There are those Brian De Palma films whose treasures don’t need to be defended, either because their enormous commercial success has put them on a pedestal above critical thought (Mission: Impossible) or because journalists have graciously and almost unanimously decided to grant them the exceptional designation of being “good De Palma” (Blow Out). Snake Eyes is another story altogether, one of the director’s supposed style-over-substance dips into the deep end that critics carry out every so often to ceremonially flog for all to see. The only thing that separates it from The Fury and Raising Cain is that even the die-hard De Palma fans seem all too eager to abandon ship. Its disfavor is wound up in a logic so engrained in pop culture that the tongue-lashings begin to lose any character—two different reviews decide, “Snake Eyes opens on a roll, but ultimately craps out” in almost the exact same terms—ultimately revealing more about the individuals who carry them out than the movie itself.
Fittingly, then, Snake Eyes is about multiple perceptions of one major event, their relationship to each other and to the audience. “There are two sides to the truth: Yours and mine,” goes the familiar adage. In Snake Eyes there are many more sides, all of their pseudo-truths equally slippery: Rick Santoro (Nicolas Cage), an overzealous cop with a gambling problem; navy commander Kevin Dunne (Gary Sinise), an old friend of Santoro; Lincoln Tyler (Stan Shaw), an undefeated boxer losing a grip on his career; Julia Costello (Carla Gugino), the enigmatic woman in white who becomes the center of everything; and of course, the viewer, who must engage with De Palma’s beguiling camerawork in order to glean any kind of deeper meaning from the chaos. They’re all witnesses to the assassination of Defense Secretary Charles Kirkland (Joel Fabiani) during a boxing match at Atlantic City’s Millennium Hotel, but their stories don’t jibe.
De Palma films the lead-up to the gunshot from the jittery perspective of Santoro, as he saunters through the hotel, a nearly unbroken 13-minute tracking-shot introduction to the corridors and faces that will become key puzzle pieces later. (Ever a student of Hitchcock, De Palma disguises cuts as the camera passes objects and people, a la Rope.) When the bullet hits, Santoro’s big “fight night” rapture shatters into a series of quick cuts surveying the arena, a wake-up call to Santoro as well as the audience that they need to start paying attention. De Palma suggests that each shot alone is another lie, but put together they form a sort of reality. Santoro reviews game footage from four different angles and comes to the conclusion that the opponent’s knockout against Tyler was a phantom punch. At its best, Snake Eyes uses these flashbacks to conjure up both the lucidity and frustration of historical reveries. Characters compare their vantage points, devastated by increasingly sinister revelations, furiously trying to rewrite the past to cast themselves in the best light. As Dunne suggests at one point, each successive minute is a new “draft of history.”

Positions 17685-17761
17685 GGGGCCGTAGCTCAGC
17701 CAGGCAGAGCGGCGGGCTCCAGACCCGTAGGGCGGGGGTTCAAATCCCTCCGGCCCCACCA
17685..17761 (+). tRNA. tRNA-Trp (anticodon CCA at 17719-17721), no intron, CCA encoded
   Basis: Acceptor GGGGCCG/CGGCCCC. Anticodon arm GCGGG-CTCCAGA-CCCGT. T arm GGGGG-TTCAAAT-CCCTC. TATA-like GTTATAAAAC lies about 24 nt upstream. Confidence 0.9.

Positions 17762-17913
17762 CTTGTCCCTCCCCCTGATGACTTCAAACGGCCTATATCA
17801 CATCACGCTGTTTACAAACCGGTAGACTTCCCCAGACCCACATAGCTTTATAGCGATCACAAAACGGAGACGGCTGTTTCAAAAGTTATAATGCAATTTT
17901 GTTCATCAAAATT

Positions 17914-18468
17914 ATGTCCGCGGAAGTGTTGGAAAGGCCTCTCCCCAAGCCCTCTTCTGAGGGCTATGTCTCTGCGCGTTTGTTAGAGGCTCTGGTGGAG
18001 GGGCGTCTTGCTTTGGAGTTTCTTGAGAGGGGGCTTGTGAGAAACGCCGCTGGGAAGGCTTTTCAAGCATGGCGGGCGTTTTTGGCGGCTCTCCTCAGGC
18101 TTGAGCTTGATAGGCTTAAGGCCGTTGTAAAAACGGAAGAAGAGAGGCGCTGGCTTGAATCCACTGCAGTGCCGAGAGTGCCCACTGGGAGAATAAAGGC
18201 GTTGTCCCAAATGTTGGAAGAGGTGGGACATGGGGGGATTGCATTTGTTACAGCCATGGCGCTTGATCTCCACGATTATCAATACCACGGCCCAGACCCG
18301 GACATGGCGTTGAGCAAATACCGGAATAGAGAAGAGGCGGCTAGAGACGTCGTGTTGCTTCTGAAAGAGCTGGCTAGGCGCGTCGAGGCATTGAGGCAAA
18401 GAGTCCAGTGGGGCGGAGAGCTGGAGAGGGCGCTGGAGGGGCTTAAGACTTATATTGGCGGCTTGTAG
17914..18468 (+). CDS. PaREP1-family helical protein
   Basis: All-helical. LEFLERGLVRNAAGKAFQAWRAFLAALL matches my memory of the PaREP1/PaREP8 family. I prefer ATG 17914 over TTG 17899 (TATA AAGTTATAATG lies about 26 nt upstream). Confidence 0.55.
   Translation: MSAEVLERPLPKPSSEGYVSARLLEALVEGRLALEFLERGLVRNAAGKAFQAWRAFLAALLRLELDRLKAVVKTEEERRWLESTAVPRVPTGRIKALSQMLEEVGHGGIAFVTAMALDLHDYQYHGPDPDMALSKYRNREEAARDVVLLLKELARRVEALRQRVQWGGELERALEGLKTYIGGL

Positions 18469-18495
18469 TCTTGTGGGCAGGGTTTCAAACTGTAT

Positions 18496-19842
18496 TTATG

In this digital generation, some of the more lauded works by younger filmmakers have questioned our personal existence in a larger, uncertain universe: The Matrix, Fight Club, Donnie Darko, Waking Life, etc. As a rumination on the meaning of reality, Snake Eyes has them all beat, but De Palma’s setup is more stripped down—less gimmicky—and his visceral adherence to shots above words disconcerts critics uncomfortable with the full power of the moving image. (They should stick to books.) David Koepp’s script may starve for subtlety, but it provides a perfectly clever context to De Palma’s fetishistic obsession with seeing—a juxtaposition of identity and integrity against a casino hotel’s false and fraudulent interior.
Neither Santoro nor the Atlantic City he loves goes looking for truth; the truth comes to them, forcing a shift in their collective reality. A storm’s redemptive waters beat against the Millennium while Santoro and Julia, no longer mysterious, sit on its stairwell snapping together their accounts of the night via split-screen to form a complete picture—a new draft of history. On one side of the screen, the villain is outed and on the other Nicolas Cage’s eyes respond by widening in devastation—a moment of breathless visual harmony that becomes the film’s true climax for the ages. The camera isn’t the only star, as Dennis Schwartz gripes in his write-up of Snake Eyes, but it is the star among all the stars. And De Palma wouldn’t have it any other way.